Thursday, 3 February 2005

Great Moments in Journalism

From the New York Times of Monday 31st January :
The thing is certainly big - 30,000 tons heavier and 16 feet taller than a Boeing 747, with wings 50 feet wider. Its upper deck stretches the length of the plane, making room for as many as 840 seats, compared with a mere 416 in the 747. But is big still so beautiful? The biggest ship sank a long time ago, the fastest jetliner is retired, and the tallest skyscrapers don't have the same glamour since Sept. 11, 2001.


Correction: Feb. 2, 2005, Wednesday
An editorial on Monday about the new jumbo Airbus misstated the weight of the airplane. Its takeoff weight, fully loaded with passengers, freight and fuel, is hundreds of thousands of pounds heavier than the Boeing 747, depending on the configurations, not 30,000 tons heavier. It's an aircraft, not an aircraft carrier.
Tons, Pounds, what's the difference? Still, 10/10 for the self-deprecating good humour.

But what about the "biggest ship sank some time ago"? According to CBS, it's the Queen Mary 2.
World's Biggest Ship Debuts
Of course, that's CBS, so checking is needed. According to Cunard, the owners, she's only 150,000 tonnes. Currently, the largest ship in the world is the Knock Nevis, a Supertanker (VLCC - Very Large Crude Carrier) of 647,955 tonnes gross weight. And indeed, she was sunk.
It was built between 1979 and 1981, sunk by the Iraqi air force in 1986 during the Iran-Iraq War, and refloated in 1991.
Her plates have been worn too thin to be used in her original capacity, and she's now a floating oil storage depot.

So the NYT is, for once, right. The biggest ship *was* sunk some time ago. What the NYT doesn't say though is that she was re-floated. Either because they didn't know, or because they they were referring to the RMS Titanic, or simply because they never let inconvenient facts interfere with the point they want to push. Never mind.

From The Guardian, of the 2nd of February :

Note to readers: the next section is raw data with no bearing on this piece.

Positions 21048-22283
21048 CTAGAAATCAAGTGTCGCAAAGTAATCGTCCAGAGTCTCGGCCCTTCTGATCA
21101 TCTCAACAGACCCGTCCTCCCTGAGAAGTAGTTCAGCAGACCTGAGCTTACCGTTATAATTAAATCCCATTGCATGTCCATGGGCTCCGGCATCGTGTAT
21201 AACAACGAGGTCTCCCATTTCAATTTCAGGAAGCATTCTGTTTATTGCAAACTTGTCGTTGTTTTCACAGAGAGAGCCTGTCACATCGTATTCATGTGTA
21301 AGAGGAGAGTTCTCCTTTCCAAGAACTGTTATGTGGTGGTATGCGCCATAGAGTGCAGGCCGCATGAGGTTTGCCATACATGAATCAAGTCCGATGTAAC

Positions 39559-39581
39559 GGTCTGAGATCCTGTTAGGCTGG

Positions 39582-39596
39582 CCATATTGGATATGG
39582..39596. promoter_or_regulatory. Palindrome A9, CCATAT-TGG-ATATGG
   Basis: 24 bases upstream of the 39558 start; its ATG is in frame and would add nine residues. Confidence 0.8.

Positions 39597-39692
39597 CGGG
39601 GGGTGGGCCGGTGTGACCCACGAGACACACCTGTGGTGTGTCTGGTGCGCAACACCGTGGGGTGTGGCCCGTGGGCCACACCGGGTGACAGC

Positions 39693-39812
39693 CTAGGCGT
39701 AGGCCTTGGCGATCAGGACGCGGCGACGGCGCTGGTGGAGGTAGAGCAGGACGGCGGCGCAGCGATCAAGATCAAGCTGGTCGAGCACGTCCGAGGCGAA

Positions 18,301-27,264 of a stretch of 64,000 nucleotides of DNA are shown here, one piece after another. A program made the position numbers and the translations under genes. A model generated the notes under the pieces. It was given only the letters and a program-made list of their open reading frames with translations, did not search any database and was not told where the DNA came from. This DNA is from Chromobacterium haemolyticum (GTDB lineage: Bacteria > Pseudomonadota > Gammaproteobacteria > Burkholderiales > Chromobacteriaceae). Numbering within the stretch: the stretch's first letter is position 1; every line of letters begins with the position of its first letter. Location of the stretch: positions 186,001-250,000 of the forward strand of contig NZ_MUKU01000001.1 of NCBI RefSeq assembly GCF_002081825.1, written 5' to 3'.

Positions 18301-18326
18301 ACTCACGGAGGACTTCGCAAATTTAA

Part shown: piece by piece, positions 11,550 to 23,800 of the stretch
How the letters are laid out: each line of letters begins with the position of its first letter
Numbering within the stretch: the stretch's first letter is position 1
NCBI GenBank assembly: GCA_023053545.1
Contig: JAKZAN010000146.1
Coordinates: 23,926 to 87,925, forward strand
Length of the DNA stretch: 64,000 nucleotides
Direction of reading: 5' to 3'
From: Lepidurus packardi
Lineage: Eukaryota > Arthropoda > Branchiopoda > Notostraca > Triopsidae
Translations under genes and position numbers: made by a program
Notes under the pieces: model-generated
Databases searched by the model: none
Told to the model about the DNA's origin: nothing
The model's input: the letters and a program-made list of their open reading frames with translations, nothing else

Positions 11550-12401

A militant group in Iraq claimed last night to have kidnapped an American soldier and threatened to kill him if Iraqi prisoners were not released within 72 hours.

The group posted on the internet what appeared to be a photograph of a soldier sitting in front of a black banner with a gun pointed at his head.

A statement posted with the picture said a number of other soldiers were killed when the hostage was kidnapped and suggested the group was holding other soldiers. The group did not say where the incident happened and there was no independent confirmation of the kidnapping.
The Command Post of the 1st of February has the photograph in question. Along with a relevant second photo.

Action Figure Held Hostage

Still no correction.

It's not as if I don't make mistakes. For example, I took what the BBC said as gospel not that long ago, without checking it. My fault. But I have readers who (politely) told me I was full of it, and updated accordingly, less than 24 hours later. Is it so much to ask of newspapers staffed by so-called "professionals" to do the same?

I guess it is. It took the Blogosphere less than 24 hours to not merely state that the photo was of an "Action Figure", but to identify the exact type, the maker, and post a photo showing all the accoutrements, the knee-pads, the grenadier's jacket (with grenades still in) etc. But the Guardian still hasn't caught up - or if it has, has decided to keep the old story anyway. Incompetence or Mendacity? We Report, You Decide.

UPDATE : As at 4th February, the Guardian didn't alter the original story, but instead put in Bold Friendly Letters at the top, the following:
Note: The photograph purporting to be a kidnapped Amerian soldier, published on the internet, was subsequently revealed to be a military action doll, as discussed further in our Newsblog posting here.
Kudos for them doing this, I can't think of a better way of handling the situation.

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